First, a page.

Cotton was planted in the SJV and irrigated with spring runoff from the mountains supplemented by fossil water in ancient aquifers.  Those aquifers are now so depleted, that the land has sunk 70-100 feet in 60 years of agriculture! It's time to retire the land and let the desert reclaim most of the southern SJV.

Cotton uses more water in CA than almonds despite smaller acreage
quince & co. also touted the family farm* that grows their cotton, Mari and Gary Martin of Pikalok farms.  They sound like lovely people, very concerned with modern farming and good land stewardship.  But there is no getting around the fact that their farm is in Mendota, a desert climate with only 9 inches of annual rainfall on average and as hot as a blast furnace in the summer.

Moreover, even at $8.50 per 50g skein, the Martins still rely on crop subsidies from the government.  Pikalok Farms received $4,214,481 in Total USDA Subsidies 1995-2017.  That's not including the water subsidies they receive from California.  They are small potatoes.  They received less than 1% of the cotton subsidies in their county over the same time period.




Just in case I've been unclear.  We should not grow cotton in the deserts of California ($3.3 B in USDA crop subsidies) or Arizona ($1.2 B).  Those industries were fed by war-time desperation for cotton and absence of boll weevils in the southwest.  Boll weevils are now endemic in the southwest as well, so there is no reason not to move cotton production back into the southeast.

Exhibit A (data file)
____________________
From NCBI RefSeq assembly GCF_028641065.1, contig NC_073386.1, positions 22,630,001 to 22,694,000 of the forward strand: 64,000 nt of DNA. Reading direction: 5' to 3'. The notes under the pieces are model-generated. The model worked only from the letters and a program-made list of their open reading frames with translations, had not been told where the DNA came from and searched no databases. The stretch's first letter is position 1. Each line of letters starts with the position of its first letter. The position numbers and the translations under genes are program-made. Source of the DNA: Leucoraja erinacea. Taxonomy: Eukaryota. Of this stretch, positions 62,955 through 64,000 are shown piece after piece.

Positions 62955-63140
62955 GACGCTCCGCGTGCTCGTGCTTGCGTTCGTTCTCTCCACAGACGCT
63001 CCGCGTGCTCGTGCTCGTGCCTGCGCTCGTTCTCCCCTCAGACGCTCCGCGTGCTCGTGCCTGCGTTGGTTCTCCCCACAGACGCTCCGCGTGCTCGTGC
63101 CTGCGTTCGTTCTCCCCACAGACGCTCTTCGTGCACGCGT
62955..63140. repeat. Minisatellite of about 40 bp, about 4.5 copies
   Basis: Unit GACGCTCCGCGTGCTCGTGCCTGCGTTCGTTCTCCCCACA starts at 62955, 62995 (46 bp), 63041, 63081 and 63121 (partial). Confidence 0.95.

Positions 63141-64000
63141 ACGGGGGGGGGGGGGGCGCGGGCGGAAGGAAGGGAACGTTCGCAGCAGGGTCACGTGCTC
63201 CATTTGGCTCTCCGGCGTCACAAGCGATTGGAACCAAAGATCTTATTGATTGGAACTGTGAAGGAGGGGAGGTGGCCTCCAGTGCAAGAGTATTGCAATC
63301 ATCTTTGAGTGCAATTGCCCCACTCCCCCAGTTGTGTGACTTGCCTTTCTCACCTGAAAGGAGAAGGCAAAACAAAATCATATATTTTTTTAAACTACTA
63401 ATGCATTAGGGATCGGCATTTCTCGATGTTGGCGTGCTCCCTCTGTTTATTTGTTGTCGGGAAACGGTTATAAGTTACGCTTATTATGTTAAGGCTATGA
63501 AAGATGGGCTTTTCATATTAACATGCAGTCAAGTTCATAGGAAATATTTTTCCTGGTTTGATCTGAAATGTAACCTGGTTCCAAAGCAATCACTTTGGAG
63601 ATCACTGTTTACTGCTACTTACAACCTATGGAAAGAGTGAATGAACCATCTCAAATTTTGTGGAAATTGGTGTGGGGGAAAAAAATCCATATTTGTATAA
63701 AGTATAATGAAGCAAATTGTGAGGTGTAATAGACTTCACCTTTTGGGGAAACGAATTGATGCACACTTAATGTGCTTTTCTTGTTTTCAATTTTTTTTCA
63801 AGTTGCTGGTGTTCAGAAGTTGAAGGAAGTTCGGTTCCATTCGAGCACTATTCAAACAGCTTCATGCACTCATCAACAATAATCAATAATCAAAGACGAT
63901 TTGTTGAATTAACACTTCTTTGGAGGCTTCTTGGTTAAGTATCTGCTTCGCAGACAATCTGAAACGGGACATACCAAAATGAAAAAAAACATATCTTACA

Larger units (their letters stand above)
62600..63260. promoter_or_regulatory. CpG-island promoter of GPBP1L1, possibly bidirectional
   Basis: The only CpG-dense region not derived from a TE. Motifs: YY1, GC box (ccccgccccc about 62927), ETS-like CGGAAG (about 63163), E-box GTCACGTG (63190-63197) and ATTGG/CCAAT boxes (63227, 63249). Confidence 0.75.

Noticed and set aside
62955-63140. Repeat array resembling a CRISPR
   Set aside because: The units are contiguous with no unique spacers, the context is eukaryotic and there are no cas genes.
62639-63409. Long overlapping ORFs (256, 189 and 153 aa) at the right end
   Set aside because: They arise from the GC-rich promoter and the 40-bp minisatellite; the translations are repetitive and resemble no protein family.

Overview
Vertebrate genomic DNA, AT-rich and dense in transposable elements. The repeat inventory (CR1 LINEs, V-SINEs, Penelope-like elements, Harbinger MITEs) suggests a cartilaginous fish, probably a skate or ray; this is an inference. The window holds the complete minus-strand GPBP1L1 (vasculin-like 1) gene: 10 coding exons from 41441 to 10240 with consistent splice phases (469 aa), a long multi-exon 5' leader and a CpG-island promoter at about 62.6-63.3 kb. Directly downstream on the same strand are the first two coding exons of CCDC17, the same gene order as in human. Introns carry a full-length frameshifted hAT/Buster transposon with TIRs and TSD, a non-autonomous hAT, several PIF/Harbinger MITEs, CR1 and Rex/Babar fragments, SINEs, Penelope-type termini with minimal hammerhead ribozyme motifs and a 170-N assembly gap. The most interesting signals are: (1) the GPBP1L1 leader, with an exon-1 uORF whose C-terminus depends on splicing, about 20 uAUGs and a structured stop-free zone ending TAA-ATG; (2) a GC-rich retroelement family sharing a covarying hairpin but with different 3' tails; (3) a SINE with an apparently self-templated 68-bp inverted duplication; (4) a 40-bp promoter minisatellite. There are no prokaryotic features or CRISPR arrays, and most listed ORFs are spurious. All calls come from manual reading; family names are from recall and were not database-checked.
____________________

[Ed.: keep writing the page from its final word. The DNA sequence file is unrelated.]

Pests can be reduced by crop rotation.  GMO cotton, with lower water requirements, can be grown over a greater geographical range.  This also helps pest management.

Room&Board is now selling bedding made from cotton grown on a rain-irrigated farm.  The cotton is grown in Alabama, woven in South Carolina and sewn in Minnesota.
[Red Land Cotton] plant cover crops to reduce erosion and runoff, practice crop rotation and graze cattle on their land. All of this allows them to grow cotton without artificial irrigation—an exception to the norm among cotton farmers.

Sunset at Red Land Cotton

Sewing the bedding in MN

Gorgeous bedding
Even at $270 for a duvet, Red Land Farms still took $4,921,061 in USDA crop subsidies 1995-2017.

Farming is a tough and heartbreaking business and I think that some level of non-market support is needed.  However, we should be able to have rational debates about how much is appropriate and the best way to spend our collective money and effort.

When we talk about sustainable sewing, be prepared to pay more and to take a more nuanced approach to what constitutes "good" and "bad" production.

Since I've started tracking how much I buy and use, I've been buying 2-3x as much as I sew.  So it's time for me to use what I have and to recycle textiles when appropriate.  I'll still buy small amounts of new stuff to help create a market for responsible producers/sellers, but I will need to consume less.

*All farmers belong to a family.  Some families have small farms, some have huge farms.  There is nothing inherently wonderful about small farms, though they tend to be less efficient than large ones.